Mosquitoes are the most important vectors of human pathogens. Wide-scale use of pesticides has led to the development of resistance to most common insecticide groups. The need to develop novel products that have a low impact on human health and the environment is well established. The toxicity of selected semiochemicals with molecular structures indicative of insecticidal activity was determined against adult Aedes aegypti (L.) and Anopheles quadrimaculatus (Say). The two most active insecticides against Ae. aegypti were also evaluated against Ae. albopictus (Skuse). Fifteen semiochemicals classified as terpenoid alcohols, ketones or carboxylic esters showed toxicity to both mosquito species. Geranyl acetone (LC(50) = 38.51 microg cm(-2)) followed by citronellol (LC(50) = 48.55 microg cm(-2)) were the most toxic compounds to Ae. aegypti, while geraniol and lavonax, with LC(50) values of 31.88 and 43.40 microg cm(-2), showed the highest toxicity to An. quadrimaculatus. Both geranyl acetone and citronellol were highly toxic to Ae. albopioctus. No semiochemical showed fumigation activity against either species. All semiochemicals persisted for less than 24 h when tested on filter paper. Quantification of LC(50) values of several semiochemicals against Ae. Aegypti, An. quadrimaculatus and Ae. albopioctus showed that semiochemicals not only modify insect behaviors but also hold potential as potent insecticides for mosquito control programs.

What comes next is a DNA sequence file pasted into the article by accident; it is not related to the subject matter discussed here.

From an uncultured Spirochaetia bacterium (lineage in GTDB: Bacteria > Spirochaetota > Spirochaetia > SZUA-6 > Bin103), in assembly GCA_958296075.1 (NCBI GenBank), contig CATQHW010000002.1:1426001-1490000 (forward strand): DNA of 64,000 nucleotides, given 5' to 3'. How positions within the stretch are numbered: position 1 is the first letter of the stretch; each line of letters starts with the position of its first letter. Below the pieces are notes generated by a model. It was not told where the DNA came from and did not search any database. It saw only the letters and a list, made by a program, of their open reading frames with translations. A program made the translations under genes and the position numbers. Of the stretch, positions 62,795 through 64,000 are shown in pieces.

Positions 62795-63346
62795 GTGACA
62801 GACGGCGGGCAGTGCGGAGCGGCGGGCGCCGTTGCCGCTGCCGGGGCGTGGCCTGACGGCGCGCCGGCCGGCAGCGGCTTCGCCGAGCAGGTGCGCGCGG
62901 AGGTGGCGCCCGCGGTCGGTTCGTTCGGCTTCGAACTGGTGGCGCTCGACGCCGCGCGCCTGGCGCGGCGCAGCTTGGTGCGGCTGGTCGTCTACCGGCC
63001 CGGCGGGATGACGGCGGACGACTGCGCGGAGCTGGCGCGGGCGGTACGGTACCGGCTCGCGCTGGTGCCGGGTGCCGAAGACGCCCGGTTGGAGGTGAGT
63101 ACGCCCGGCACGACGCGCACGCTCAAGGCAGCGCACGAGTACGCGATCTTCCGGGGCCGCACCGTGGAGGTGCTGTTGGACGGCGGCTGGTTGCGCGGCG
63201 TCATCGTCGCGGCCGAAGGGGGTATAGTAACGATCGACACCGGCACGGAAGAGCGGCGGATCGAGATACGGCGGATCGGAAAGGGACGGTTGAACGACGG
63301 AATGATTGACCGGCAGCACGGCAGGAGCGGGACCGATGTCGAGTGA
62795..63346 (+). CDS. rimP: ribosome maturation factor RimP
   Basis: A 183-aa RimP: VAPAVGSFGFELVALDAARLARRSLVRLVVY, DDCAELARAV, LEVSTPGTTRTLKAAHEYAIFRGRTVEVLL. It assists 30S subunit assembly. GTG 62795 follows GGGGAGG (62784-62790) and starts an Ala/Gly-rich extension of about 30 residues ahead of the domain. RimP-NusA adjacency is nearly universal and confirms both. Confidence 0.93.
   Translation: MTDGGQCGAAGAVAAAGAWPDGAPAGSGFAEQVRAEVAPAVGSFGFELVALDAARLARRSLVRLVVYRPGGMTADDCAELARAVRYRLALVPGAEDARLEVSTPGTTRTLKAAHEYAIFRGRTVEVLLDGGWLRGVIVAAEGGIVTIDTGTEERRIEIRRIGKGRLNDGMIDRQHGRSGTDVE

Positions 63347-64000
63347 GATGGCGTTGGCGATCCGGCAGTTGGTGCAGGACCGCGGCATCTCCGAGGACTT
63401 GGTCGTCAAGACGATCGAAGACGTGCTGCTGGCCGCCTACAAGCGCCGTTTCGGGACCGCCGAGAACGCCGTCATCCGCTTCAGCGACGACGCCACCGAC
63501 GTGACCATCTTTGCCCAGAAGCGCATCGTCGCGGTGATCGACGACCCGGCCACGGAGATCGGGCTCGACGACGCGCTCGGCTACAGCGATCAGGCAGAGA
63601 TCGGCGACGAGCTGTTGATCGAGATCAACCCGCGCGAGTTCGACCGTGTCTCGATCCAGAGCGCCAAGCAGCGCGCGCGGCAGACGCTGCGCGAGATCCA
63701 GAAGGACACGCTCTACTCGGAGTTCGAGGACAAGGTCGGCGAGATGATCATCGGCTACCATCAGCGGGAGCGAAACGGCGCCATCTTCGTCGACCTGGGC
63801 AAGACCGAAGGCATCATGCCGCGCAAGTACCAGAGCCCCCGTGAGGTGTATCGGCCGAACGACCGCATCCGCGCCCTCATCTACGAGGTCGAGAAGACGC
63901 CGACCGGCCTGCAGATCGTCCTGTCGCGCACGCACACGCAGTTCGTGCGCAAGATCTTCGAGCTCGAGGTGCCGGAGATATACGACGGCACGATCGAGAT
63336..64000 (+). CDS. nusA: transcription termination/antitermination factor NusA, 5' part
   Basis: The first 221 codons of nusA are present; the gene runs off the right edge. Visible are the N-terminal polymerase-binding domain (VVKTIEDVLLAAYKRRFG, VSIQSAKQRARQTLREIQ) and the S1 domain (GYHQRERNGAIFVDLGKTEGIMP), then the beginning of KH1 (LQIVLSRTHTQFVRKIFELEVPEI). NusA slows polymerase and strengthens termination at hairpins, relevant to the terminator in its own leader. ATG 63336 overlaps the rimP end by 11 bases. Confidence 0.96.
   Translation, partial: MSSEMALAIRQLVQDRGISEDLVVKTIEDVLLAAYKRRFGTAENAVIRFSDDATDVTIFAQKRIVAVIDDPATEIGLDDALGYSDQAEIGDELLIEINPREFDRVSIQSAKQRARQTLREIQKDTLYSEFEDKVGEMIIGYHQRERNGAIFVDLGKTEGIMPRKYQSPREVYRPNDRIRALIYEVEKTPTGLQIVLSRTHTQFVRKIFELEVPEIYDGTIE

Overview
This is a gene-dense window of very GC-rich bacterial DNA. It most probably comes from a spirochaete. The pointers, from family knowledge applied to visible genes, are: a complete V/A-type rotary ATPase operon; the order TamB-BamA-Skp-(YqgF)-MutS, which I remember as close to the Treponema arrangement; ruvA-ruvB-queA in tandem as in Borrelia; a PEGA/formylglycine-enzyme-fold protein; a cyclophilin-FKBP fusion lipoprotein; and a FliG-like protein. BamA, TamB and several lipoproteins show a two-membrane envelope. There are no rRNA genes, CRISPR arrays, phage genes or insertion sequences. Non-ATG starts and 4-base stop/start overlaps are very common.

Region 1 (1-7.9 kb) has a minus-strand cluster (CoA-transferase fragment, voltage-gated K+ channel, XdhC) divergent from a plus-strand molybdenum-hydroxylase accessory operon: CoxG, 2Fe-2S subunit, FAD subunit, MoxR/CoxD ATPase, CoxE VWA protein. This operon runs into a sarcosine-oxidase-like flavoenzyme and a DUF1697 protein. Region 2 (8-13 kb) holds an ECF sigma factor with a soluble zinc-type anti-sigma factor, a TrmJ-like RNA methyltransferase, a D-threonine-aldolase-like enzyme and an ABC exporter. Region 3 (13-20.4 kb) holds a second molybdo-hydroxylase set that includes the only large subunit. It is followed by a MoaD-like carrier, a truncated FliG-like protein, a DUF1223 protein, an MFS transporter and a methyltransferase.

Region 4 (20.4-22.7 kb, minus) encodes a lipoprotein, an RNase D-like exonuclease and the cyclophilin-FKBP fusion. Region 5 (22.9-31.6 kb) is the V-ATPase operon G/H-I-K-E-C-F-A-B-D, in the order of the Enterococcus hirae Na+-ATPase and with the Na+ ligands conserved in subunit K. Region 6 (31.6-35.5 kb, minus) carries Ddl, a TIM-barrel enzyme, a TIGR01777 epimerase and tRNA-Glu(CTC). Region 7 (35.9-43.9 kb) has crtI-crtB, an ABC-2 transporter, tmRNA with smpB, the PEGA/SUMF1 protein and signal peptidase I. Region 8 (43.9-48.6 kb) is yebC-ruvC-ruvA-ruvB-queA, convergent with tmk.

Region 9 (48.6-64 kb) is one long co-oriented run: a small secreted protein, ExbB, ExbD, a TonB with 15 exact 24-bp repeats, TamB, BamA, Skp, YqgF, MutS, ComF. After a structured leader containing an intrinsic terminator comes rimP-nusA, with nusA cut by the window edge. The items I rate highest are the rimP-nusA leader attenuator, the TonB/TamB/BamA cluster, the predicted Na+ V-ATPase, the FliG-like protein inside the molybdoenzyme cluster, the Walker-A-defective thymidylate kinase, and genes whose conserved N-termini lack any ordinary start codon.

3. Laboratory and field testing of bednet traps for mosquito (Diptera: Culicidae) sampling in West Java, Indonesia.

    Science.gov (United States)

    Stoops, Craig A; Gionar, Yoyo R; Rusmiarto, Saptoro; Susapto, Dwiko; Andris, Heri; Elyazar, Iqbal R F; Barbara, Kathryn A; Munif, Amrul

    2010-06-01

    Surveillance of medically important mosquitoes is critical to determine the risk of mosquito-borne disease transmission. The purpose of this research was to test self-supporting, exposure-free bednet traps to survey mosquitoes. In the laboratory we tested human-baited and unbaited CDC light trap/cot bednet (CDCBN) combinations against three types of traps: the Mbita Trap (MIBITA), a Tent Trap (TENT), and a modified Townes style Malaise trap (TSM). In the laboratory, 16 runs comparing MBITA, TSM, and TENT to the CDCBN were conducted for a total of 48 runs of the experiment using 13,600 mosquitoes. The TENT trap collected significantly more mosquitoes than the CDCBN. The CDCBN collected significantly more than the MBITA and there was no difference between the TSM and the CDCBN. Two field trials were conducted in Cibuntu, Sukabumi, West Java, Indonesia. The first test compared human-baited and unbaited CDCBN, TENT, and TSM traps during six nights over two consecutive weeks per month from January, 2007 to September, 2007 for a total of 54 trapnights. A total of 8,474 mosquitoes representing 33 species were collected using the six trapping methods. The TENT-baited trap collected significantly more mosquitoes than both the CDCBN and the TSM. The second field trial was a comparison of the baited and unbaited TENT and CDCBN traps and Human Landing Collections (HLCs). The trial was carried out from January, 2008 to May, 2008 for a total of 30 trap nights. A total of 11,923 mosquitoes were collected representing 24 species. Human Landing Collections captured significantly more mosquitoes than either the TENT or the CDCBN. The baited and unbaited TENT collected significantly more mosquitoes than the CDCBN. The TENT trap was found to be an effective, light-weight substitute for the CDC light-trap, bednet combination in the field and should be considered for use in surveys of mosquito-borne diseases such as malaria, arboviruses, and filariasis.